Cooking with Lilac
A few quick notes on what I’ve learned from playing around with lilacs the past couple years.
I’ve tried several ways of extracting and preserving lilac flavors: in alcohol, in simple syrup, in dry sugar, distilled into a hydrosol using a crude pan-with-inverted-lid method. Lilac sugar works well for things like meringues but for general use a lilac syrup is the best. When I make mine, I add lemon juice, in order to make it safe for water-bath canning – heavy sugar syrups are safe to can without this, but I prefer syrups on the lighter side and just feel safer adding an acid to prevent botulinum growth. Also, I pretty much always want to add lemon flavors to lilac, so it’s convenient.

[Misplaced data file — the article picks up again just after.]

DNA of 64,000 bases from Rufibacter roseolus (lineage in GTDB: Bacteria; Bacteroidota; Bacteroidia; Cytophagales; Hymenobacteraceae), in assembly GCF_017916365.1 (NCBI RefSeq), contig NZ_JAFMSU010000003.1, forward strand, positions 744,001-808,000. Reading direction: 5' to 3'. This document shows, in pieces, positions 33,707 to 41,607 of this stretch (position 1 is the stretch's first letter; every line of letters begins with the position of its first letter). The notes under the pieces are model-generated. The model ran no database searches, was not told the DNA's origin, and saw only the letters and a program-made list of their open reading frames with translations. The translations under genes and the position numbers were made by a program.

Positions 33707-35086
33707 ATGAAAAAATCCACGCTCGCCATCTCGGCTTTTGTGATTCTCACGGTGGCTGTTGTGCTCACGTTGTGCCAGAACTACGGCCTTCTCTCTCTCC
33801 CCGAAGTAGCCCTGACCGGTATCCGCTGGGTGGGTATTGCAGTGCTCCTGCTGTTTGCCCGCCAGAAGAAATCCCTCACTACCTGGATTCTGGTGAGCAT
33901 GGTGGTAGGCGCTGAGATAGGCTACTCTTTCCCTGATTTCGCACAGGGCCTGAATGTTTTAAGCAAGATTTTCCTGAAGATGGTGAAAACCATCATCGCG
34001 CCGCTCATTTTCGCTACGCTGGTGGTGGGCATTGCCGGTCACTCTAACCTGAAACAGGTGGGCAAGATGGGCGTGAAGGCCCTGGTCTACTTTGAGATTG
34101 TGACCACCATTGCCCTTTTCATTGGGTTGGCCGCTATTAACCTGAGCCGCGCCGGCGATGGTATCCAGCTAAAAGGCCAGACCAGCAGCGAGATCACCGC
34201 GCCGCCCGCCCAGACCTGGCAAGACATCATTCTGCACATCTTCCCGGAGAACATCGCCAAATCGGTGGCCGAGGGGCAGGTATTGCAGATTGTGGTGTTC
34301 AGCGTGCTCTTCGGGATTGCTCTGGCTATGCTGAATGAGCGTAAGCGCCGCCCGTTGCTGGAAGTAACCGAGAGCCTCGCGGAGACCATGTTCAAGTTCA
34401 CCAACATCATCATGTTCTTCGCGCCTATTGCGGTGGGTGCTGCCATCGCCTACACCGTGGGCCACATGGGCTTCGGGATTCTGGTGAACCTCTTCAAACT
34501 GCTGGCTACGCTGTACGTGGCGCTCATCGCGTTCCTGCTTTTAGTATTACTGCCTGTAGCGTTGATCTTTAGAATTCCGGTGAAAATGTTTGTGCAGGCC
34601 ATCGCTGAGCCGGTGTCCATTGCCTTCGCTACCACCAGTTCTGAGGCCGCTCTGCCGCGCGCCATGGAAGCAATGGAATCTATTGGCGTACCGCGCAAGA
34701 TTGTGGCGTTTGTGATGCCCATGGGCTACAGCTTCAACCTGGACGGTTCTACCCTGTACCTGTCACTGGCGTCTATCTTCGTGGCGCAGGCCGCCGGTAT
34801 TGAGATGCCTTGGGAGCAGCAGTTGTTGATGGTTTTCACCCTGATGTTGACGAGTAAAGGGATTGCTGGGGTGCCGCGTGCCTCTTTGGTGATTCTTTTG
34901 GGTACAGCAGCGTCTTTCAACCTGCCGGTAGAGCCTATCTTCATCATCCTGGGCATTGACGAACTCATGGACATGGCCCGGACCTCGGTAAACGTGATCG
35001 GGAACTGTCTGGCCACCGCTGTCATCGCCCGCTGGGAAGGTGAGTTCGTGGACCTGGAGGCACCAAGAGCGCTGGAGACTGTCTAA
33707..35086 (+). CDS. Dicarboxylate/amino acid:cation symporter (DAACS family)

I braised a rabbit in a sauce built out of lilac and quatre épices. My braising technique needs work but the sauce was good. This is definitely a set of flavors I’d try again with any lighter meat – poultry, rabbit, maybe pork.
There’s a standard set of things people do with floral syrups – pour it onto ice cream or cake or pancakes, mix it into soda, add pectin for jelly, etc. Substituting lilac for elderflower syrup in a recipe has never done me wrong.
Last but not least, this is one of my staples, and I’m surprised I haven’t published the recipe here before – it is a great fancy brunch cocktail.
This is the only cocktail I’ve made up that I’ve also managed to name well.
- 1.5 oz Dry Fly gin (or another softer style of gin, like Hendrick’s)
- 0.5 oz lemon juice
- 0.5-1 oz lilac syrup, depending on how dry your wine is and how sweet your like your brunch cocktails
- Sparkling wine
Or leave out the gin for a less inebriating mimosa.